int i, j, k, N, temp ;
int *a, *b ;

strcpy(argv[1], "brendon.txt"); //change as needed. Done for my convenience
fin = fopen( argv[1], "r" ) ;

//don't ask the user to enter something, and then
//have that something, read from a file
fscanf( fin, "%d" , &N ) ;

/* calloc sets the array values to all 0's - malloc doesn't */
a = calloc ( sizeof( int ) * N, 10 ) ;  //no cast is needed in C
b = calloc ( sizeof( int ) * N, 10 ) ;

printf( "\n\n\n\n Reading %d integers.", N ) ;
for( i = 0 ; i < N ; i++ ) {     //<N, not <=N
fscanf( fin, "%d", &a[i] ) ;  //not fin2
}

//check the input
printf("\n\n Original input a[]: ");
for(i=0;i<N;i++)
printf(" %2d ", a[i]);

for( i = 0, j=0; i < N ; i++ ) {  //<, not <=
if( a[i] <=N )       //yes, <= is needed here
b[j++] = a[i];     //not a[i] = b[i]
}
k=j;  //save the value of j;
printf("\n\n Before sorting b[]: ");
for(i=0;i<N;i++)
printf(" %2d ", b[i]);

//now sort b[]
for(i=0;i<k-1;i++) {
for(j=i+1;j<k;j++) {
if(b[i] > b[j])
swap(b, i, j);
}
}
printf("\n\n  After sorting b[]: ");
for(i=0;i<N;i++)
printf(" %2d ", b[i]);

/*
now add a[] elements THAT HAVE VALUE > N, into the tail end of
b[], in their same order they're in, in a[i]. The first value to
go into b[], will go in at b[++k].
*/

for(i=0;i<N;i++) {
if(a[i] > N)
b[k++] = a[i];
}
printf("\n\n       Final output: ");
for(i=0;i<N;i++)
printf(" %2d ", b[i]);

printf("\n\n\n");
fclose( fin );
(void) getchar();
return 0 ;

}
/*
Write a C program that will read in two lines of data. The first data line contains an integer N and the second data line contains N different positive integers. The program should arrange these integers so that every number that is less than or equal to N occurs in its proper numeric place and all other numbers are in increasing order. You may assume that N <= 20. The data should be read into your program via calls to the fscanf function. The name of the data is located on the command line as argv[1].

Example: If the input is

7
2 7 8 1 20 9 5

The output would be: 1 2 8 9 5 20 7 <<== wrong I believe
the output would be: 1 2 5 7 8 20 9
*/``````

BTW, this kind of code, even with 20 numbers, will be done in 1 second or less, on any modern PC.

Martin B 4

This isn't answering the original requirement. The numbers > N don't go at the end of the array, they go in between the numbers <= N, which are in their "proper place", i.e., 1 first, 2 second, 7 seventh.

brendono978 has given the correct output in his first post. 1, 2, 5 and 7 are in their "proper place". The rest are sorted.

1 2 8 9 5 20 7

Martin B 4

My program, which produces the correct output, permutes the array as follows:

2 7 8 1 20 9 5
1 7 8 2 20 9 5
1 2 8 7 20 9 5
1 2 8 7 20 9 5
1 2 8 9 20 7 5
1 2 8 9 5 7 20
1 2 8 9 5 20 7

Note that the array is being arranged from left to right.

Array indeces in C begin with zero, not one.

If Brendon has any problems tweaking the program I posted, to affect that logic, he'll let me know.

Thanks for the explanation.

Martin B 4

Array indeces in C begin with zero, not one.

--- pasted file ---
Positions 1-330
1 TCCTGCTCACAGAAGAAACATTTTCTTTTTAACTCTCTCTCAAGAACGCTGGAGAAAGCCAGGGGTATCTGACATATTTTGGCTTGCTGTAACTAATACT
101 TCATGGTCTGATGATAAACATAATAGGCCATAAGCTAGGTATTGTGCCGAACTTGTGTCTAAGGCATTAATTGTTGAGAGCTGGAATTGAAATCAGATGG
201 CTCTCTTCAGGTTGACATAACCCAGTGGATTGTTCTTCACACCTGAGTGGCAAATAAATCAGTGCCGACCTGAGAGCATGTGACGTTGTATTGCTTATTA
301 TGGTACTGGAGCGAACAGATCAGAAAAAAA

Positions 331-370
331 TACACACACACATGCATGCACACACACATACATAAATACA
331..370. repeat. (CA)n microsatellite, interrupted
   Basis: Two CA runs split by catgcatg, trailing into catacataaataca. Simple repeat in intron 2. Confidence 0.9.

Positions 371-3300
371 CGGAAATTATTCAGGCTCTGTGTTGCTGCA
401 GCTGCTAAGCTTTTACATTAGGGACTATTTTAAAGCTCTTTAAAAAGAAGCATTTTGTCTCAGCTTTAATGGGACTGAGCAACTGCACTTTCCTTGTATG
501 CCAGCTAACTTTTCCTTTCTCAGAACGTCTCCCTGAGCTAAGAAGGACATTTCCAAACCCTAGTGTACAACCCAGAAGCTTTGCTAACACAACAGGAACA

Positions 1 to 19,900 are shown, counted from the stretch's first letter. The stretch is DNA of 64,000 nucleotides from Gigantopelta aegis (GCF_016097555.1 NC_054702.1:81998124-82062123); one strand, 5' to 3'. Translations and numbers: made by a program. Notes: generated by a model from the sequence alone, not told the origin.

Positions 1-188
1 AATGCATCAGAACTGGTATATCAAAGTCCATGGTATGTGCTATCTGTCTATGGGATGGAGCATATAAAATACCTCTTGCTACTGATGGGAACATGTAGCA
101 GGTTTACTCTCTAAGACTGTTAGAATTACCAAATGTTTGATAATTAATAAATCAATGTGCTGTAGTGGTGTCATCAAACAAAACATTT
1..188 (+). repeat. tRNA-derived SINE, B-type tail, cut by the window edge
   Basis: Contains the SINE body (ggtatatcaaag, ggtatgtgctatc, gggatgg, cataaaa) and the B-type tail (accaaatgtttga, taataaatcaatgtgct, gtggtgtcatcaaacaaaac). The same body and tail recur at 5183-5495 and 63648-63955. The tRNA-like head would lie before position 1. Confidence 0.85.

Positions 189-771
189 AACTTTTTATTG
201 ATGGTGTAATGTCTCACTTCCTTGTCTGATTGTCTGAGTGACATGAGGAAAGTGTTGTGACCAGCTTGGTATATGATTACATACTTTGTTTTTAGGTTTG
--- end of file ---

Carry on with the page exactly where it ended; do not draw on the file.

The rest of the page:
"Proper place" is in terms of the word problem, not the C problem.

brendono978

Array indeces in C begin with zero, not one.

If Brendon has any problems tweaking the program I posted, to affect that logic, he'll let me know.

Thanks for the explanation.

Uh, actually, I do. Your program is, well, honestly, overly complicated, and prints out the incorrect answer. I found a much easier way to achieve the same output using four arrays.

``````/***************************************************/
/* Programmer: Brendon O'Connell                   */
/*                                                 */
/* Program 61: Number Puzzle                       */
/*                                                 */
/* Approximate Completion Time: 180 minutes        */
/***************************************************/

#include <stdio.h>

#include <stdlib.h>

void bubblesort( int a[], int N ) {

int temp, i, j ;

for( i = 0 ; i < N ; i++ ) {

for( j = 0 ; j < (N - 1) ; j++ ) {

if( a[j] > a[j+1] ) {

temp = a[j] ;

a[j] = a[j+1] ;

a[j+1] = temp ;

}

}

}

}

int main( int argc, char *argv[] ) {

FILE* fin ;

int i, N, j = 0, l = 0 ;

int *a, *b, *c, *d ;

fin = fopen( argv[1], "r" ) ;

fscanf( fin, "%d" , &N ) ;

a = ( int * ) malloc ( sizeof( int ) * N ) ;

b = ( int * ) malloc ( sizeof( int ) * N ) ;

c = ( int * ) malloc ( sizeof( int ) * N ) ;

d = ( int * ) malloc ( sizeof( int ) * N ) ;

for( i = 0 ; i < N ; i++ ) {

fscanf( fin, "%d", &a[i] ) ;

}

for( i = 0 ; i < N ; i++ ) {

if( a[i] <= N ) {

b[ ( a[i] - 1 ) ] = a[i] ;

}

else if( a[i] > N ) {

c[j] = a[i] ;

j++ ;

}

}

bubblesort( c, j ) ;

for( i = 0; i < N ; i++ ) {

d[i] = b[i] ;

if( d[i] == 0 ) {

d[i] = c[l] ;

l++ ;

}

}

for( i = 0; i < N ; i++ ) {

printf( " %d ", d[i] ) ;

}

fclose( fin ) ;

return 0 ;

}``````

When you don't accurately and unambiguously define the assignment, the answers you get back are not going to be all correct.

Congrats to Martin B. He was able to decipher and define the assignment, correctly.

brendono978

I'm pretty sure it was very clearly defined. So please, stop making excuses; this thread is solved.